Tips to Tech Shop for Teens

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Kids of all ages are asking Santa for tech gifts this year. We are living in a digital world!

My 4-year-old wants his own iPad. Whether to hang my head in shame or consider it just part of his generation, I’m not sure. He won’t be getting that, but he may get a tablet that’s a little more age-appropriate if Santa keeps him on the good list.

If you are shopping for a laptop or tablet for a tween or teen, there are a many choices, so do your homework before you buy. There are lots for less than $300, but make sure you’re getting a device that meets your child’s needs with these tips from Regina Lewis, a tech trend expert and former host of DIY Network’s Tech Out My House.

1. Make sure the device you select is homework compatible. Before you even get to the store, you should think about what you want your child to get out of this device. If schoolwork is a priority then make sure the tablet or laptop is homework compatible. For most schools, the standard for documents is Microsoft Office, which includes programs like Word, PowerPoint and Excel.

Chromebooks can’t install any Windows programs including Office and it’s also difficult to print or connect to your other devices – making it a more challenging fit for students.

Some of the top picks for laptops that better meet the needs of students are the full-sized 15-inch Dell Inspirion and the 11-inch ASUS X200CA. In the tablet category for less than $300, it’s tough to find a tablet that beats the Dell Venue 8 Pro. It’s a full-fledged PC in a super-portable tablet body.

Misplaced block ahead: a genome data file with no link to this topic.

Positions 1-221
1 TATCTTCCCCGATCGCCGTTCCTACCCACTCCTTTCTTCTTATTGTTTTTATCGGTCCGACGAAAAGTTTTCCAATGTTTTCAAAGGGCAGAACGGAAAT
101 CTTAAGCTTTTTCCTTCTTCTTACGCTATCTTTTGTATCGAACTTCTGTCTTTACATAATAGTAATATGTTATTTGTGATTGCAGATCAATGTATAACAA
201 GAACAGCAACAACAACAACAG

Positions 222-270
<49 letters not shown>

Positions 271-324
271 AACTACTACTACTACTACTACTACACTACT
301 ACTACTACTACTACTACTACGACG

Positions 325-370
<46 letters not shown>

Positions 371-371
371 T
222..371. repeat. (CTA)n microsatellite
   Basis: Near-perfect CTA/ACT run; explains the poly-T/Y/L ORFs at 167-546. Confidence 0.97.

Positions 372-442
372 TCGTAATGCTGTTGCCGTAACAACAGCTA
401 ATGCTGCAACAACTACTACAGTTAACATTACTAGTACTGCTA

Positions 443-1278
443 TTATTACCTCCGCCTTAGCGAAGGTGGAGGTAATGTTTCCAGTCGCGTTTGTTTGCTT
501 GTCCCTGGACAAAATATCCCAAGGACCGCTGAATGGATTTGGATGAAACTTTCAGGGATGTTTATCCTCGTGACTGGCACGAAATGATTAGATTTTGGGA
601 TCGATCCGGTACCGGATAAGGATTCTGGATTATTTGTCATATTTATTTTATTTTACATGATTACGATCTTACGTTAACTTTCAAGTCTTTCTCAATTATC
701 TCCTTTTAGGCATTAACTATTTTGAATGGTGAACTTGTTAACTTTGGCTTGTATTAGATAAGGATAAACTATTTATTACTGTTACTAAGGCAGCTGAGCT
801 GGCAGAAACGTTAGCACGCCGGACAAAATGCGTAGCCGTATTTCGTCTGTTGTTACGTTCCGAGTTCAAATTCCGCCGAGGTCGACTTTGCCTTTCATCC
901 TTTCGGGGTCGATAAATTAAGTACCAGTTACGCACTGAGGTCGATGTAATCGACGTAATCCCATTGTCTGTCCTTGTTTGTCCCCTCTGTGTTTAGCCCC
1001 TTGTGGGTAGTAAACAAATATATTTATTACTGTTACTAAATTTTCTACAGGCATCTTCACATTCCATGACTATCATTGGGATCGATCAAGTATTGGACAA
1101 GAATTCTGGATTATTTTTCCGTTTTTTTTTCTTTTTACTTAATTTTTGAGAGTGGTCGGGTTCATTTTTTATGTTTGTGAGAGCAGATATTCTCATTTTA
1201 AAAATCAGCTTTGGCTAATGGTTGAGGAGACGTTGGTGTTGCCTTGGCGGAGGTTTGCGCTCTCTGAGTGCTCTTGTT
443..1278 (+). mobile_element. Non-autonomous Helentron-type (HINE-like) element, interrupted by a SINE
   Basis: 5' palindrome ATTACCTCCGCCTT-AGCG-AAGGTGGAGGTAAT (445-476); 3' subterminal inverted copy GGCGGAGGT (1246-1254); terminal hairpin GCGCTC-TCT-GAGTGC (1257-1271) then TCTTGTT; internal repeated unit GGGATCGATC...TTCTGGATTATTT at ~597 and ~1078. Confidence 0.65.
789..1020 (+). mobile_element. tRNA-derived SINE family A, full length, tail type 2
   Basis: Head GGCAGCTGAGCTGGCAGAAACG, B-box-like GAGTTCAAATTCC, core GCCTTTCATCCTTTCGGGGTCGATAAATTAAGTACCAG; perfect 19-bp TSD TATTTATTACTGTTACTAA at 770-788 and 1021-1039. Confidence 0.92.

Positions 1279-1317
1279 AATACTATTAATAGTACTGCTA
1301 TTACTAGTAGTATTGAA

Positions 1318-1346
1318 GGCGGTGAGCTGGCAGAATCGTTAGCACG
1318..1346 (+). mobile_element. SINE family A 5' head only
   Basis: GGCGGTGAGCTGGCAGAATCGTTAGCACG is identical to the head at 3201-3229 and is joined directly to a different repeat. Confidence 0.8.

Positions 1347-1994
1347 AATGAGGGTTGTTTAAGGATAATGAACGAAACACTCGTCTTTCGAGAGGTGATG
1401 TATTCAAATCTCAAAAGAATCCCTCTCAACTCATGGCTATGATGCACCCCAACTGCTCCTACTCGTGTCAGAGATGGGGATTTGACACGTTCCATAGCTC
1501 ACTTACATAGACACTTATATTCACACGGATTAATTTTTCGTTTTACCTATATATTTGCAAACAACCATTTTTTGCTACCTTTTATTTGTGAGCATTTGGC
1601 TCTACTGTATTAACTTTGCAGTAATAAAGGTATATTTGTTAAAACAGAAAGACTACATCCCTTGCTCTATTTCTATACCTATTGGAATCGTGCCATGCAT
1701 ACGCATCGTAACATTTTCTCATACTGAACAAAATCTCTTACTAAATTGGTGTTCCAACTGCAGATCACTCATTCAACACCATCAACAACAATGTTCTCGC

2. Look for devices that are school compatible. Will your child be using the laptop or tablet both at home and at school? If so check in with your school’s technology expert to understand what programs they will be using so that you don’t end up with a device that limits your child’s productivity when they are at school.

3. Look for technology that grows with your child. The ASUS T100 “Transformerbook” is a convertible Windows device that’s a laptop when you need it, but has a display that detaches into a lightweight tablet all for as little as $299. It’s the best of both worlds and at a price point that won’t break the bank.

4. Be aware of what else these devices do. Chromebooks are designed to keep users online using Google services so the company can serve ads based on their web searches, and the content of their emails and chats. The low price point of these devices depends on those ads — but at what cost to your children’s privacy?

5. Cheapest device isn’t always the best value. Cheapest doesn’t always equal the best value. Often the cheapest devices don’t do everything you want or need them to do and you end up spending more in the long run because you don’t want to compromise your productivity. Laptops and tablets are big purchase decisions — even at these attractive price — make sure you are getting one with the functionality your child needs today and what you anticipate they will need tomorrow and you will likely end up with a device that doesn’t need to be replaced as often as your teen son’s sneakers.